2. Richard Bernstein Advisors, an investment firm in New York, compares ‘average investor’ returns with various asset classes, market sectors and broad indices. The results are eye opening, as over  the most recent 20-year timeframe the average investor has underperformed most asset classes, including cash (T-bills). Click here for a copy of RBA’s report (“Investing by the rear-view mirror”).


Source: Richard Bernstein Advisors LLC., Bloomberg, MSCI, Standard & Poor’s, Russell, HFRI, ICE BofAML, DALBAR, FHFA, FRB, FTSE. Total Returns in USD. *Average Investor returns are represented by DALBAR’s investor returns which represent the change in total mutual fund assets after excluding sales, redemptions and exchanges.

3. An October 2017 article in the Wall Street Journal “The Morningstar Mirage” examines the reality behind the very influential Morningstar mutual fund ratings (one to five stars). The key findings were:

  • Half of the funds that attained a five star rating held it for only three months before performance weakened;
  • The average rating for five star funds over the next three years was three stars;
  • The Morningstar fund ratings had a significant correlation to the amount of new money that investors poured into particular funds.

This is anecdotal evidence of investors chasing performance.

 

What Does this Mean for our Clients?

We use an ‘active management’ style to invest money. Simply put, this means that we run investment portfolios that seek to outperform their benchmarks by holding securities in different weights than the benchmark, and sometimes holding securities that are not in the benchmark. For example, if Royal Bank is 6% of the S&P/TSX total return index and we hold a 3% weight in Royal Bank , then we are ‘underweight’ Royal Bank by half. We also hold mortgage lender Equitable Group which is not in the benchmark at all. This makes our portfolio ‘different’ than the benchmark, and the degree of this difference is measured by a statistic called ‘active share’. An active share of 0% means there is no difference between the portfolio and the benchmark, they hold identical securities in identical weights; this is what an ‘index fund’ will look like. An active share of 100% means the portfolio is completely different than its benchmark. Active management also allows us to manage risk by not confining the portfolio to only securities that are included in the index.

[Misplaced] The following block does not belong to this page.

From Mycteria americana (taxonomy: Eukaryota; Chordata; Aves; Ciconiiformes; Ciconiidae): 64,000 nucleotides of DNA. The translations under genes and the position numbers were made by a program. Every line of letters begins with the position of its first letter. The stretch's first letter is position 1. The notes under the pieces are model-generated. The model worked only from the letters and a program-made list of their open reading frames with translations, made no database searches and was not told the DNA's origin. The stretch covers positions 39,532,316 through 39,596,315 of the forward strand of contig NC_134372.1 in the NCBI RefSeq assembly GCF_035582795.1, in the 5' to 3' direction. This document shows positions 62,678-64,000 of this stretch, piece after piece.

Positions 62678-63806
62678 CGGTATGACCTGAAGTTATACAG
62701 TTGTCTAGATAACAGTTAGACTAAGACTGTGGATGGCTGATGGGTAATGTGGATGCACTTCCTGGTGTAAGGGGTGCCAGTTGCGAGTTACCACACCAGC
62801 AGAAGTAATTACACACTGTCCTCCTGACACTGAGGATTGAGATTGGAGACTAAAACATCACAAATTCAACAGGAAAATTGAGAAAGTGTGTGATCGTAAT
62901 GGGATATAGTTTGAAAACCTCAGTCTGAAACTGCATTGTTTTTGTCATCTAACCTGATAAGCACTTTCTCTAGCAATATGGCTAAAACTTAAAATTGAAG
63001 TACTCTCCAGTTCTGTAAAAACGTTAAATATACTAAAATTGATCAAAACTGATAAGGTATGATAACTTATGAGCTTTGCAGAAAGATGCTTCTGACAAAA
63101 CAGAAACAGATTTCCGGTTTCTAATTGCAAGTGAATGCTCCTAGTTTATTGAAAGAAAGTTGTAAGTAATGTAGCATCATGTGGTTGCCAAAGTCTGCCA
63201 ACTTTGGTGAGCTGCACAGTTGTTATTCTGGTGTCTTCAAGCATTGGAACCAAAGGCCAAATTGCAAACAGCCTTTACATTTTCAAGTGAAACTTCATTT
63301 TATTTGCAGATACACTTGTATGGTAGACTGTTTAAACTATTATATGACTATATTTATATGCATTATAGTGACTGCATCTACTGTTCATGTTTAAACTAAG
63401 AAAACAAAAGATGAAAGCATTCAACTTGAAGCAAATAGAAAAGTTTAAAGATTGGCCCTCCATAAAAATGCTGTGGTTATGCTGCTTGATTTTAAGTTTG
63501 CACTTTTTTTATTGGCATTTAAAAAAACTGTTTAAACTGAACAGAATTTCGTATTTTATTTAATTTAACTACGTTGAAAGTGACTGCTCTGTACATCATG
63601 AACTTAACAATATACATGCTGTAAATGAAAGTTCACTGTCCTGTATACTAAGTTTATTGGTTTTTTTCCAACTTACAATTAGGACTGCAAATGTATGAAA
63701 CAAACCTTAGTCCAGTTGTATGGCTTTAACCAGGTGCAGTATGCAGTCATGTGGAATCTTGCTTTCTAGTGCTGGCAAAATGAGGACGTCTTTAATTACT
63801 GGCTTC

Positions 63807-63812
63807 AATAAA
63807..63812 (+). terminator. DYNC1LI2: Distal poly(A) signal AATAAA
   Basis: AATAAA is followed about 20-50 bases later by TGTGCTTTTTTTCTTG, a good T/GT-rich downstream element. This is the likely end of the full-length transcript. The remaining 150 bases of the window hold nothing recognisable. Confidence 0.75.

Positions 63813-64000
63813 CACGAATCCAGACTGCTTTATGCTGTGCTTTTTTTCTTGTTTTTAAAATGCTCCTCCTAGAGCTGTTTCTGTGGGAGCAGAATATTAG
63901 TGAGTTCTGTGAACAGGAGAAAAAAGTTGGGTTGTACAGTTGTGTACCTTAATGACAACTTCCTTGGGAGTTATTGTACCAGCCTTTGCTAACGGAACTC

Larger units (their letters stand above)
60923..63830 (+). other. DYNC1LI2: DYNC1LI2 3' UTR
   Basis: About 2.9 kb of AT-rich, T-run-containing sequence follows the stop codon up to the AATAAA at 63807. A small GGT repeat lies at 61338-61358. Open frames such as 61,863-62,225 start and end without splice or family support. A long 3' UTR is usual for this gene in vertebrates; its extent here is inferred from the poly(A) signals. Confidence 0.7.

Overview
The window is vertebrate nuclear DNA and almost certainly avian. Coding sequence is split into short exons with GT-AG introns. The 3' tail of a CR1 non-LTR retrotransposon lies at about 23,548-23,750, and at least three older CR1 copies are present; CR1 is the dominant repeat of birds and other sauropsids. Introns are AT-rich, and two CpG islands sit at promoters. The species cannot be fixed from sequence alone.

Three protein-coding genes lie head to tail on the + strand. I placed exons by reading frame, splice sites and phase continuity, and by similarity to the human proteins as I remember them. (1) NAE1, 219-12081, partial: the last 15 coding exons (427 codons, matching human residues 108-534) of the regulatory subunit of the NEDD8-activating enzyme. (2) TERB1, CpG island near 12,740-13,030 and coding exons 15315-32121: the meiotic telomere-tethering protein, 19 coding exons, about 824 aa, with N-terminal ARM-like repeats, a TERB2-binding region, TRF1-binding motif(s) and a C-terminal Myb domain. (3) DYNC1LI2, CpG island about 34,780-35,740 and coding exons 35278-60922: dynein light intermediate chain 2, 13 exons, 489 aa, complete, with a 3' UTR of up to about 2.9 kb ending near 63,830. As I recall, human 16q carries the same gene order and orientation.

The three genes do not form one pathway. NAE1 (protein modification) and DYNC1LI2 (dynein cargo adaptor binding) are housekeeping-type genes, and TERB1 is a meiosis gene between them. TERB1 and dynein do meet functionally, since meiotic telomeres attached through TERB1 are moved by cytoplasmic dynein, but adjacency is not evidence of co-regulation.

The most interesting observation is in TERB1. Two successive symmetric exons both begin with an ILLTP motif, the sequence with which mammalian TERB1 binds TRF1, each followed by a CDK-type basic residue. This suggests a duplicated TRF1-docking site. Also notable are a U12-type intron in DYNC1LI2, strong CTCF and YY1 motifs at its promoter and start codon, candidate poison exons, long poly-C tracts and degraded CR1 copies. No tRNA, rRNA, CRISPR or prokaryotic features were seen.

The active share in CWB McLean & Partners equity portfolios run between mid-60% for Canadian Equity to low 90% for our Global & International Equity pools. We use a relatively high degree of active management. We believe that in order to outperform a benchmark, we must do something different than the benchmark and the more your portfolio resembles its benchmark, the harder it will be to outperform it.